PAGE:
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October 17, 2003 - Image 51

Resource type:
Text
Publication:
The Detroit Jewish News, 2003-10-17

Disclaimer: Computer generated plain text may have errors. Read more about this.

Atonement
Service

54

Synagogue
Listings

59

Torah
Portion

61

Helping Hands

Para-chaplain volunteers make connections with seniors.

SHELLI LIEBMAN DORFMAN

StaffWriter

A

new breed of volunteers is appear-
ing among the visitors to Jewish
residents living in non-Jewish care
facilities throughout the tri-county

area.
"With hundreds and hundreds of Jewish
residents living in non-Jewish settings, the
para-chaplain has become the right hand of
the chaplain," said Rabbi Dovid Polter, who,
along with Rabbi A. Irving Schnipper, serves
in the Jewish Community Chaplaincy
Program (JCCP) of Jewish Home and Aging
Services (JHAS) in West Bloomfield.
"We may be rabbis, but we're not angels,
and we can't be everywhere all the time, so we
count on para-chaplains to act as a supple-
ment and keep in touch with residents."
But the JHAS para-chaplains are not exact-
ly who you might think they are. While they
include mothers with young children and a
grandmother who makes weekly deliveries
with cookies she bakes with her grandchildren,
many come from other walks of life.
"We have a couple of clinical psychologists
with private practices, a retired podiatrist,
(and) a Holocaust survivor in his 90s who is
also a resident of a senior facility," said Shirley
Jarcaig, JCCP program coordinator. And over
the last couple of years, college students have
joined the volunteer ranks.
At 22, Brian "Boruch" Saks of Oak Park is
one of 50 para-chaplains called "friendly visi-
tors," volunteers who strike up caring friend-
Menorah House resident council president Sid Riskin watches as
ships with one or more residents of 20-25
Brian-Saks slices the challah.
local non-Jewish nursing facilities.
Every other week for the last two years,
that I hardly have any visitors at all and he knew I
Saks has paid a special visit to Sarah Gottesman at
would like to have someone come visit me," said
Menorah House in Southfield. While the Jewish facili-
Gottesman, whose family does not live close to
ty is not included in this JHAS program — Saks visits
Menorah House. "I always look forward to his visits,
anyway so he can see Gottesman.
which I enjoy very, very much."
"I first met Sarah when she lived at Elan Village,"
For Saks — who often comes to see Gottesman
he said of the Southfield facility that closed last year.
with a holiday card or birthday gift in tow — the feel-
"When Sarah moved to Menorah House, I followed
ing is mutual.
her."
"I really look forward to our visits," he said. "Sarah
Saks also visits a resident at Farmington Hills Inn.
brightens my day. I hope I brighten hers, too. It gives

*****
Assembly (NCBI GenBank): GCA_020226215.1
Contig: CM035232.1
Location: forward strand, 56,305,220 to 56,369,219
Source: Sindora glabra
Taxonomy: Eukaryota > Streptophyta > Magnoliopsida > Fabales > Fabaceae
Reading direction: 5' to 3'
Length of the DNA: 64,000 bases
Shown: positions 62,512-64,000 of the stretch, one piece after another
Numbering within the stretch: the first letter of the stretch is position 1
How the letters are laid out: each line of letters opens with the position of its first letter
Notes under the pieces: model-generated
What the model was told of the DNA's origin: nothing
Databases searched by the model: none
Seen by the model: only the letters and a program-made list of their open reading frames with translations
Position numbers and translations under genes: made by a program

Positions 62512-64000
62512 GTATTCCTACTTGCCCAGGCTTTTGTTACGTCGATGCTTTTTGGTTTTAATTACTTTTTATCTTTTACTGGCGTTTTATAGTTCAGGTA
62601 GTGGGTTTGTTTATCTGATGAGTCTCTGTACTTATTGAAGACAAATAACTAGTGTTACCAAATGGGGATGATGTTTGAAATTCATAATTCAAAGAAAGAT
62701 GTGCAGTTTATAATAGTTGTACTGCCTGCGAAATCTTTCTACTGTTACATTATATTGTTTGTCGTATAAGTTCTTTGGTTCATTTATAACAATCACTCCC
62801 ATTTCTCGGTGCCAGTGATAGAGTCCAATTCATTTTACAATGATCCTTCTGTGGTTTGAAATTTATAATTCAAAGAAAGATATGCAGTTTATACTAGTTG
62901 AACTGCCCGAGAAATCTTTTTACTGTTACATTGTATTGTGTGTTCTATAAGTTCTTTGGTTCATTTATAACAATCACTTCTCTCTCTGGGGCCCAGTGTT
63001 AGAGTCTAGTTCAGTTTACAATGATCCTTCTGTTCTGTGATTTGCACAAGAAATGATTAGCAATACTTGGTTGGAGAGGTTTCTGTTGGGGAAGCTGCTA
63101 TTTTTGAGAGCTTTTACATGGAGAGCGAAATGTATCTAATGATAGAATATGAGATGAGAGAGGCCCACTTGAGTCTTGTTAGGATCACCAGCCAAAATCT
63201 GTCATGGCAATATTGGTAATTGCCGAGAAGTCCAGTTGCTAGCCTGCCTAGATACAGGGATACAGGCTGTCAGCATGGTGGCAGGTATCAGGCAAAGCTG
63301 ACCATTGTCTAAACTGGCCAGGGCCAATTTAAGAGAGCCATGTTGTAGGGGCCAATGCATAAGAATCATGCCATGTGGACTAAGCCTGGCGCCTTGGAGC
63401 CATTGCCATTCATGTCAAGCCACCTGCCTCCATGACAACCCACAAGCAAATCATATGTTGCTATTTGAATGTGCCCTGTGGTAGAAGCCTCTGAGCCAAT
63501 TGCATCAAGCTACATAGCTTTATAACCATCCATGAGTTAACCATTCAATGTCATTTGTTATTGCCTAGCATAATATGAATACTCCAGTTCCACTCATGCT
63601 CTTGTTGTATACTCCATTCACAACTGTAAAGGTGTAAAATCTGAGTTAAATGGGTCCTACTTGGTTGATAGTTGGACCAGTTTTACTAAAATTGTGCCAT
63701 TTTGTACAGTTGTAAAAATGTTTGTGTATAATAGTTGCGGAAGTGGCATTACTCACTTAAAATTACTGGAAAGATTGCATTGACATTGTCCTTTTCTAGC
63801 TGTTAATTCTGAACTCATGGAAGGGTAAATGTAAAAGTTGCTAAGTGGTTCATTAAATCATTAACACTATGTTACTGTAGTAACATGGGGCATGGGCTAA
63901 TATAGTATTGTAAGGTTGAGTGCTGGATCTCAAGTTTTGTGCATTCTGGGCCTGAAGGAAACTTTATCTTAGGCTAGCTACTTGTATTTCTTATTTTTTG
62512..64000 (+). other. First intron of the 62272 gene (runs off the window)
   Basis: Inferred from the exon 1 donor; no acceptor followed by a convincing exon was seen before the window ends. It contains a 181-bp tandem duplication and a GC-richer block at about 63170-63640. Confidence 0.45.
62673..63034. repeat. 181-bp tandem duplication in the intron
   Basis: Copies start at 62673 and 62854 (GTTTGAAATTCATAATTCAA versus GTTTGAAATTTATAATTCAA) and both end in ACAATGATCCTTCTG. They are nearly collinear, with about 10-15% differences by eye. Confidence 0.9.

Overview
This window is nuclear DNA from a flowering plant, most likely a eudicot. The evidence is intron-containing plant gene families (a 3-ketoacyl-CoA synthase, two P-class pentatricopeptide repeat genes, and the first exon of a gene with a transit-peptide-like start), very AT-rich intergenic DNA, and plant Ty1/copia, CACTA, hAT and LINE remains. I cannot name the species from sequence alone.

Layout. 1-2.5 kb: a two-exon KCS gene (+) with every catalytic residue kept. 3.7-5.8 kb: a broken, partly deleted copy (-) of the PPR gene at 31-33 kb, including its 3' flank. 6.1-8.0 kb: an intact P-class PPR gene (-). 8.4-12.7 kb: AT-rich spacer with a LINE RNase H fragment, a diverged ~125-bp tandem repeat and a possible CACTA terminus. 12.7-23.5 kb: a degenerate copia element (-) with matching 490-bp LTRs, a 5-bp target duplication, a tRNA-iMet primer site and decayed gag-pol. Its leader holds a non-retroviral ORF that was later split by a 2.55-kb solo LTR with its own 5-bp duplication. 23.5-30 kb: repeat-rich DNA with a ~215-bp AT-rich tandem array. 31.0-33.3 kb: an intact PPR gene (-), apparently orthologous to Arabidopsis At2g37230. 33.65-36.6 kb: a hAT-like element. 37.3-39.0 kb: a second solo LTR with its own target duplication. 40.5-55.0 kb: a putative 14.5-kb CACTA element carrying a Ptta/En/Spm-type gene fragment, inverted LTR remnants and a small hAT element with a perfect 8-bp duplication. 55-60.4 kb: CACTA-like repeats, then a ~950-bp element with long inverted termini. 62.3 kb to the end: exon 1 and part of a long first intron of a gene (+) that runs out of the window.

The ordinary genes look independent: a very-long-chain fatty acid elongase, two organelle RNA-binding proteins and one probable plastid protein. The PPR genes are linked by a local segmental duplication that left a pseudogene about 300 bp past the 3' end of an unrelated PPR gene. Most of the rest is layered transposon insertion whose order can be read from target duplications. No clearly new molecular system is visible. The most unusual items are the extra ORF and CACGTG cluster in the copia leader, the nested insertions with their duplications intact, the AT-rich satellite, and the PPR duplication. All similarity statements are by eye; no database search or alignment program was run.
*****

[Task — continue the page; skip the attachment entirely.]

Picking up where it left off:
"When I was at Elan Village, Boruch found out
me a warm, special feeling to be able to show other

people how much I care."
Saks is joined in the 4-year-old para-chap-
laincy program by other college students: his
brother Shlomo and Shoshanna Rose of West
Bloomfield, a Wayne State University student
in Detroit.

So Much To Do

While most JCCP para-chaplains visit one-
on-one with residents, about half-a-dozen
conduct Shabbat or holiday services in the
facilities instead.
A few, like Brian Saks do both. He's run
pre-Shabbat programs and services for
Menorah House residents, delivered mishloach
manot (Purim packages) to various facilities
on Purim and led a Passover seder at
American House in Southfield.
`And last week, he came and blew the sho-
far for all of us," said Gottesman, who doesn't
mind sharing her friend.
Both Brian and Shlomo Saks have volun-
teered in the JHAS Guardianship Program,
helping to care for some of the 90 residents
for whom JHAS is guardian.
Others in the para-chaplaincy program
volunteer in the monthly reminiscence pro-
gram: singing old songs, playing old tunes on
the piano and leading discussions and quizzes
on topics and personalities from the past.
"This is a smaller commitment than the
others," Jarcaig said. "It can be as simple as
following our outlined program or becoming
involved just because you love old music."
In addition to the para-chaplaincy pro-
gram, JCCP also hosts middle school and
high school groups. The students visit one-
on-one with residents or become involved in
projects. College groups have visited and delivered
Passover parcels to residents. B'nai mitzvah candidates
make visits to nursing care residents a mitzvah project.

Making Of A Pam-Chaplain

Brian Saks' penchant for volunteerism formed when he
participated in a JCCP program with his Southfield-
based Yeshivat Akiva high school class several years ago.
"Our senior class went to various nursing homes

PARA-CHAPLAIN on page 52

10/17

2003

51

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